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Tender inguinal and femoral lymph nodes may be present. Primary genital HSV-1 infection cannot be distinguished from HSV-2 infection on clinical examination alone, but requires laboratory testing. Subsequent recurrent episodes with established immunity are milder than the initial infection. Genital HSV-1 recurs much less frequently (0.

Although shedding is greatest in the first n i h to 12 months, it can continue for years (Schacker et al, 1998; Benedetti et n i h, 1999). Lesions heal in 5 to 10 days roche ran nike the absence of antiviral treatment. HSV recurrences decrease after the first year, although some spike in recurrences in HSV-2 even after 4 years of follow-up have been noted (Benedetti et al, 1999).

Recurrent Episodes Diagnosis and Testing for Herpes Simplex Virus A primary genital herpes infection with either HSV-1 or HSV-2 is more severe in the absence of preexisting HSV-1 immunity (Corey A definitive diagnosis of HSV subtype should be made both to confirm the diagnosis and to obtain important prognostic Figure 15-5.

Typical vesicular eruption n i h herpes simplex virus. Sexually transmitted diseases treatment guidelines, 2010. In patients with lesions, fluid can be obtained from the base of the genital lesion and sent for viral culture, HSV antigen detection, or PCR of HSV DNA (Rose et al, 2008; Nguyen et al, 2010).

N i h patients with no active lesions, serology must be usedthat is, testing for antibodies. Specific immunoglobulin G (IgG) testing for glycoprotein Roche ventana of HSV-1 or HSV-2 can distinguish the two types of HSV (Ashley, 2001).

Serology is recommended for confirmation of a clinical diagnosis of genital herpes in patients with recurrent genital symptoms, atypical lesions, or healing ulcers and negative viral cultures. Type-specific antibodies to herpesvirus can take from 2 weeks to 3 months to develop; thus in a person with newly acquired herpes, an initial negative serology followed by a positive test after 12 weeks confirms a new infection (CDC, 2010c).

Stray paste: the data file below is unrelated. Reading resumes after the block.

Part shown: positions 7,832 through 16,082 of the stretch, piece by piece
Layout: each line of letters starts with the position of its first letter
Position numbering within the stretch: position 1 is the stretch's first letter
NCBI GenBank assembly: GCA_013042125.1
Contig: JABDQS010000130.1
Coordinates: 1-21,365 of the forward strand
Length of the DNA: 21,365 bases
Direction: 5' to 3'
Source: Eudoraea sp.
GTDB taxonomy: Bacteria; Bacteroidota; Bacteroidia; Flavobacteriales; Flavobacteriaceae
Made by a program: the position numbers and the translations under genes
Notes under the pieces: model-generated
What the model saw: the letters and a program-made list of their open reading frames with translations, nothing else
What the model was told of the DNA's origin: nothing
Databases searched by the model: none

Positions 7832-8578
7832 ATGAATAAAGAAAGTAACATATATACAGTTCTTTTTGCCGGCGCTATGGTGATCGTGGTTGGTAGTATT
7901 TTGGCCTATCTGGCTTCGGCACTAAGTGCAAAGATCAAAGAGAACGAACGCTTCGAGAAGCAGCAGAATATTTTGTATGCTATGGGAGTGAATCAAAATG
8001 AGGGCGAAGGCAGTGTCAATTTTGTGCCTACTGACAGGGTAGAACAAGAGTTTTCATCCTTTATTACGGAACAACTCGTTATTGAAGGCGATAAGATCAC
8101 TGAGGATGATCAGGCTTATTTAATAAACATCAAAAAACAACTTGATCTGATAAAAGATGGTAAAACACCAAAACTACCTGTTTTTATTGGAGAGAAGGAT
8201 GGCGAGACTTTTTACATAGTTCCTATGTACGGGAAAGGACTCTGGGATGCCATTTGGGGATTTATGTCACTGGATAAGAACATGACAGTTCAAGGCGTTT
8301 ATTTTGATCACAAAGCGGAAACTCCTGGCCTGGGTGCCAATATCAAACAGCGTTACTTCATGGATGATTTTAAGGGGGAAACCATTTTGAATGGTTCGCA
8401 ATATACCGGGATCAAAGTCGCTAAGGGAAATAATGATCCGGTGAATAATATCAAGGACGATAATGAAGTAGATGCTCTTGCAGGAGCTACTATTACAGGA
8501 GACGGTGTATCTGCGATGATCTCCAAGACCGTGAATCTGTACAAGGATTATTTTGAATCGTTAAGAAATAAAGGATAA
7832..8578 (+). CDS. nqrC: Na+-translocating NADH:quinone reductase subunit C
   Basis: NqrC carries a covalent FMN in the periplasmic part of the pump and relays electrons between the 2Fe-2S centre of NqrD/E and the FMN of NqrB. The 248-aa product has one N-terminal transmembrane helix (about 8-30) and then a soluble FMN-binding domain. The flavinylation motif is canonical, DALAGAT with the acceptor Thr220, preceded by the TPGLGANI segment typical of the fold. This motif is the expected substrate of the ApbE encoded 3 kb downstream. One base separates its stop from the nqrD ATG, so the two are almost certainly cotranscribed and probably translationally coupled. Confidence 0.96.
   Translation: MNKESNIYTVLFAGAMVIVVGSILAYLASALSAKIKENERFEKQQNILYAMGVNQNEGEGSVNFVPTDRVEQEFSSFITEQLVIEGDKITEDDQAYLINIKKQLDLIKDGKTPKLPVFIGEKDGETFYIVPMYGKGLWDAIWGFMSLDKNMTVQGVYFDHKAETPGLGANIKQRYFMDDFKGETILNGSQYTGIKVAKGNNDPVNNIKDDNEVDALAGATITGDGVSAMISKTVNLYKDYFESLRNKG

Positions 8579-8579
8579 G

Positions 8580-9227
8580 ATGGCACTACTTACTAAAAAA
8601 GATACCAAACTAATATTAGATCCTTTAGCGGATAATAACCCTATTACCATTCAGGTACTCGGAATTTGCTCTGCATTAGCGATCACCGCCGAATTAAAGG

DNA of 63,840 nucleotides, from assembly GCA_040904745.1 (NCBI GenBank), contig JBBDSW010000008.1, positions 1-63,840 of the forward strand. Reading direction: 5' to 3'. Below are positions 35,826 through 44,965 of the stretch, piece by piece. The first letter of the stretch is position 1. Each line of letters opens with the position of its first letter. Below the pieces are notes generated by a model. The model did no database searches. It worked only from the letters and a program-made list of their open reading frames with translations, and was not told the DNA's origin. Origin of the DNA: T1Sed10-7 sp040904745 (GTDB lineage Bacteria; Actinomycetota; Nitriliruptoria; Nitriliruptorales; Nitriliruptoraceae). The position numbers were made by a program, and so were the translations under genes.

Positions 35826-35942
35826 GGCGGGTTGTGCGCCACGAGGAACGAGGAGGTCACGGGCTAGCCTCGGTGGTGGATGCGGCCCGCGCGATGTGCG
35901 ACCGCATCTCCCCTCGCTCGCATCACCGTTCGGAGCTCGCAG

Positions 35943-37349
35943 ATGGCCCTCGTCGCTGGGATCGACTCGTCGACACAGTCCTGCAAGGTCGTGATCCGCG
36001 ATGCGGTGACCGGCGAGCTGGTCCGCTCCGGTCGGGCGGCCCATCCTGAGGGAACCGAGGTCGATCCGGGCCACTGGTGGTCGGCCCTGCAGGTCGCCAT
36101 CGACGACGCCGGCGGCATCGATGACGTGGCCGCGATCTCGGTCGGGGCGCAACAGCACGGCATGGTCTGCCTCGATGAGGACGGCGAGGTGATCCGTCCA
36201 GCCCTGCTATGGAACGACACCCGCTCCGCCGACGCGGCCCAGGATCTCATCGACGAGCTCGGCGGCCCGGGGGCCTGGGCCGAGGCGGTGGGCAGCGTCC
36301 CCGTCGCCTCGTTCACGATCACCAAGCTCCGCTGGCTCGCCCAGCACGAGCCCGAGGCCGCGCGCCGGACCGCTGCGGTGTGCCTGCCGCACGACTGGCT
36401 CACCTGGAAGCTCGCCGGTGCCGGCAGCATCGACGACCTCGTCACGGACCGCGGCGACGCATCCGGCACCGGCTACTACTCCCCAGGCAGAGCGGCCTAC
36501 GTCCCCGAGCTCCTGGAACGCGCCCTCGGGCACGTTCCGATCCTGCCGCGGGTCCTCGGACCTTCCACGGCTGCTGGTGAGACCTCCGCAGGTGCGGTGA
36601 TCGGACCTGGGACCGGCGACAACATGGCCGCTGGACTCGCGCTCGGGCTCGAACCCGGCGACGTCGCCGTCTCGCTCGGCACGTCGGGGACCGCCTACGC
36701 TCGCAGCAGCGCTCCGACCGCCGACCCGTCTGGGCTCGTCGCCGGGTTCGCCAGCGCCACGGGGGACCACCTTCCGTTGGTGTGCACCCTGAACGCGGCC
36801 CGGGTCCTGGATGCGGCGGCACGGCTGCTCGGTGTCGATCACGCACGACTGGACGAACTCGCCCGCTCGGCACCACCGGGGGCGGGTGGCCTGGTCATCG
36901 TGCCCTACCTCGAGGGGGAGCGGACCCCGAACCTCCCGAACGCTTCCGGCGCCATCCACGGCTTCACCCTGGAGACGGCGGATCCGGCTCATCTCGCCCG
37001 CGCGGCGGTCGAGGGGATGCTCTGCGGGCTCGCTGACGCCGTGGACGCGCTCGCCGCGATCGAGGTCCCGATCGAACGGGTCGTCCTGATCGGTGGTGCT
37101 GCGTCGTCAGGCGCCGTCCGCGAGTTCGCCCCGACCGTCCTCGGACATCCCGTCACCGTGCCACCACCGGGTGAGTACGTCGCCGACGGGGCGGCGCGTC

Treatment (Table 15-5) Currently available medications to treat herpes do not eradicate the virus, but aim to reduce the signs and symptoms of infection and to prevent new lesions. Available drugs include acyclovir (intravenous only), valacyclovir, and famciclovir (CDC, 2010c).

Treatment for a first clinical episode should be started on clinical grounds before laboratory confirmation of diagnosis.

Treatment is usually 7 to 10 days but should be extended if lesions are not adequately healed (CDC, 2010c). Treatment of recurrent episodes reduces their severity and duration. Oral therapy within 24 hours of the n i h signs or symptoms of recurrence increases the chance of resolving a recurrence without lesions (Leone et al, 2002; Wald et al, 2002; Aoki et al, 2006). Patients with HIV can have prolonged or severe episodes of HSV infection, and HSV shedding is increased in HIVinfected persons.

Doses fire durations of medications are increased for suppression and treatment of episodic HSV infections in n i h with HIV (CDC, 2010c). Chancroid Chancroid is caused by the gram-negative bacterium H. Infection leads to anogenital ulceration and lymphadenitis with progression to bubo formation (Lewis and Ison, 2006).

The incubation period is 3 to 10 days, with the initial Figure 15-6. Chancroid with regional adenopathy. Circumcised men are at lower risk of being n i h with chancroid (Weiss et al, 2006).

The prevalence of chancroid has declined in the United States n i h, 2013), but chancroid is still endemic in other parts of the world such as Africa, Asia, Latin America, and parts n i h the Caribbean; a genital ulcer in a person with a history of travel to these areas should raise suspicion for chancroid (Lewis and N i h, 2006).

Chancroid, like genital herpes and syphilis, is a risk factor for transmission of HIV (Magro et al, 1996). A definitive diagnosis of chancroid requires culture on media not routinely available (Lockett et al, 1991).

There are no FDA-approved tests. The CDC suggests that a probable diagnosis of chancroid can be made if (1) the patient has one or more painful ulcers; n i h PART III Infections and Inflammation (2) no evidence of T.

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